A Foundation Map for the American Southwest
"Nueva Hispania Tabula Nova", Ptolemy/Ruscelli
Subject: Southern United States & Mexico
Period: 1598 (published)
Publication: La Geografia de Claudio Tolomeo Allessadrino…
Color: Hand Color
9.7 x 7.1 inches
24.6 x 18 cm
Claudius Ptolemy was a mathematician, astronomer and geographer who worked in Alexandria, then a part of the Roman Empire, in the 2nd century AD. One of the most learned and influential men of his time, his theories dominated both astronomy and geography for nearly 1500 years. His writings were kept alive by Arabic scholars during the Middle Ages and reemerged in Europe during the Renaissance. The birth of printing led to wide dissemination of his great works on astronomy and geography. There were a number of editions of his Geographia beginning in 1477. These early editions contained maps based on his original writings, known as Ptolemaic maps. As geographic knowledge increased with the explorations of Columbus, Magellan, Cabot and others, maps of the New World were added, and maps of the Old World were revised. Ptolemy's Geographia continued to be revised and published by some of the most important cartographers including Martin Waldseemuller, Sebastian Munster, Giacomo Gastaldi, Jodocus Hondius, and Gerard Mercator (whose last edition was published in 1730).
This is a foundation map in the cartography of the American Southwest, and a must for collectors of that region. It is an enlarged version of Gastaldi's map of 1548 with the only notable change being the peninsular Yucatan. The legendary seven cities of Ciuola are prominently depicted and Mexico City is shown floating in a large lake. The place names along the upper Gulf Coast reveal the explorations of Pineda, Cabeza de Vaca and Moscosso. The Mississippi makes its appearance as the Rio de Spiritu Santo and the R. Tontonteanc flows in the vicinity of the Colorado River. Considered the earliest relatively obtainable map of Mexico and the American Southwest. This is the third state according to Burden with the additions of Calmifor for California, Siera Nevad for the Sierra Nevadas and the addition of Mare Pacificum as well as a ship in the Pacific. Italian text on verso.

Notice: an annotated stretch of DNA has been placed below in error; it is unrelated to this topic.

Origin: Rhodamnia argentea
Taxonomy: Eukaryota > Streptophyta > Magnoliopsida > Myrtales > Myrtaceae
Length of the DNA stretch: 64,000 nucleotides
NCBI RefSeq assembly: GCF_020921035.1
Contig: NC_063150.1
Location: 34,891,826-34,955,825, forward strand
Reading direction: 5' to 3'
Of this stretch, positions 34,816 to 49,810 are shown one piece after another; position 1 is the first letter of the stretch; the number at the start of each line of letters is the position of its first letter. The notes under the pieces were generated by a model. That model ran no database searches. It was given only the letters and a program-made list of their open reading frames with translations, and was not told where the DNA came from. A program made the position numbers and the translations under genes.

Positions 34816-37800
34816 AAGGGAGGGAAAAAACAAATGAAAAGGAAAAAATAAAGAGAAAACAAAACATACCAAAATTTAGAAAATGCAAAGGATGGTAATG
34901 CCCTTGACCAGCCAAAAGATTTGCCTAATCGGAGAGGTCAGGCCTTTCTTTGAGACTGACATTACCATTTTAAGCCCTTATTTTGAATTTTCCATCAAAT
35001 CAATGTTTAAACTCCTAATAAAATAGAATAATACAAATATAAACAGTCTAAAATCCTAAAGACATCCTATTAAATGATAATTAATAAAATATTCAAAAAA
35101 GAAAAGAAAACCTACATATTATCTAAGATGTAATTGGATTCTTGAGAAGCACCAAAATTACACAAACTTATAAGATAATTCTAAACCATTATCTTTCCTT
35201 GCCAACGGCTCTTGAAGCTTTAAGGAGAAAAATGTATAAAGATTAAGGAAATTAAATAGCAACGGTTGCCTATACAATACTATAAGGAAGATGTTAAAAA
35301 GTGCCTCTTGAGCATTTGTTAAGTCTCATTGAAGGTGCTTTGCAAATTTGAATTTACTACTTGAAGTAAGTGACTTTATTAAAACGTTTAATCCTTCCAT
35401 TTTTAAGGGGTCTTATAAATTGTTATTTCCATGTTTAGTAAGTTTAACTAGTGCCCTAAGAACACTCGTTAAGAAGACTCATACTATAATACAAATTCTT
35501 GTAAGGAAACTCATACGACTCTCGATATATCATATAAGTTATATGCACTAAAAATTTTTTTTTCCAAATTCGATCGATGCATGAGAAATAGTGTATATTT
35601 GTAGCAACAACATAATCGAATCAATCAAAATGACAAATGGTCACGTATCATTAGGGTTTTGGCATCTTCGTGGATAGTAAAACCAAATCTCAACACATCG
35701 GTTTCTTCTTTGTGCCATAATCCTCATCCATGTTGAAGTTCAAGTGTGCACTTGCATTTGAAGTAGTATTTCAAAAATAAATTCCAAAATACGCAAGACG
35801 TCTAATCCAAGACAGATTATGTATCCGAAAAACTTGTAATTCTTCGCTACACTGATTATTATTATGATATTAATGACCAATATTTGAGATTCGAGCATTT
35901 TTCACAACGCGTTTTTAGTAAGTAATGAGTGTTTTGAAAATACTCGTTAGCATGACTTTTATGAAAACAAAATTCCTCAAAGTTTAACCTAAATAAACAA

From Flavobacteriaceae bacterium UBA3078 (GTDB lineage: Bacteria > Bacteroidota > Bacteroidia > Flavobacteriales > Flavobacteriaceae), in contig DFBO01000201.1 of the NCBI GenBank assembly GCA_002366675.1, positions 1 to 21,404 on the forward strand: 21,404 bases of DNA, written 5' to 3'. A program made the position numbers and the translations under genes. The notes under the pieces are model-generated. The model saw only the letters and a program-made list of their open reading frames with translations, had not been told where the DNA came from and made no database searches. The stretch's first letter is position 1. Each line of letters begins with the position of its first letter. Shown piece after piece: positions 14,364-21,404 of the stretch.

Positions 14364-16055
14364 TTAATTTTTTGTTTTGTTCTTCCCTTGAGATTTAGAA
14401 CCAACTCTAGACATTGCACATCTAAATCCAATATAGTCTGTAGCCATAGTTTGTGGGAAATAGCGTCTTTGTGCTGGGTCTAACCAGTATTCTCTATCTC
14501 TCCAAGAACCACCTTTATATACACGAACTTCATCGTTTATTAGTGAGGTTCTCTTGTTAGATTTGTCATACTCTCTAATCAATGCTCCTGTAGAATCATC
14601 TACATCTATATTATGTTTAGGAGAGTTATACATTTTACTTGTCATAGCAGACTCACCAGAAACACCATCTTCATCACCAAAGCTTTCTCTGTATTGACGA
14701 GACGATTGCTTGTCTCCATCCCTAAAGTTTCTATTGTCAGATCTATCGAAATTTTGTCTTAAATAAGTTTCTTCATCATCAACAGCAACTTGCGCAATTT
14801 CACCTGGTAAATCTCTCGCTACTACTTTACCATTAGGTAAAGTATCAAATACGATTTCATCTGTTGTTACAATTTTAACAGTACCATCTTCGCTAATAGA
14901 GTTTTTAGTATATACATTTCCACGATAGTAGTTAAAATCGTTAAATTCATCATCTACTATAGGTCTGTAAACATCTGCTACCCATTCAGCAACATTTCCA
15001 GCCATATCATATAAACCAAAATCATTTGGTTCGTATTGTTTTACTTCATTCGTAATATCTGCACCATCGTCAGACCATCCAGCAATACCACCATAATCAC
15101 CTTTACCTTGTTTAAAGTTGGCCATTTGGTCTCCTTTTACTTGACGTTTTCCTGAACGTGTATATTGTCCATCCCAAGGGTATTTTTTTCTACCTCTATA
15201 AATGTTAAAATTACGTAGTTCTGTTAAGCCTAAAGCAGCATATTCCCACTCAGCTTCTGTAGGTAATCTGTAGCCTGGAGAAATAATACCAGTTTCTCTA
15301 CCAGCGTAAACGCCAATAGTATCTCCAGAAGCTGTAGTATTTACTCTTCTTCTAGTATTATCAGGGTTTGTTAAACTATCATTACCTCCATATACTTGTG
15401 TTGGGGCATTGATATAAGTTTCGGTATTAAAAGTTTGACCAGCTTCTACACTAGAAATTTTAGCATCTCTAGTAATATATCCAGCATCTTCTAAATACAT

References: Burden #31; Martin & Martin, plt. 3; Wheat (TMW) #7; Mickwitz & Miekkavaara #227-63; Shirley (BL Atlases) T.PTOL-10f.
A clean and bright example with a dark impression and minor toning along the edges of the sheet. There is a faint damp stain at top right, well away from the image.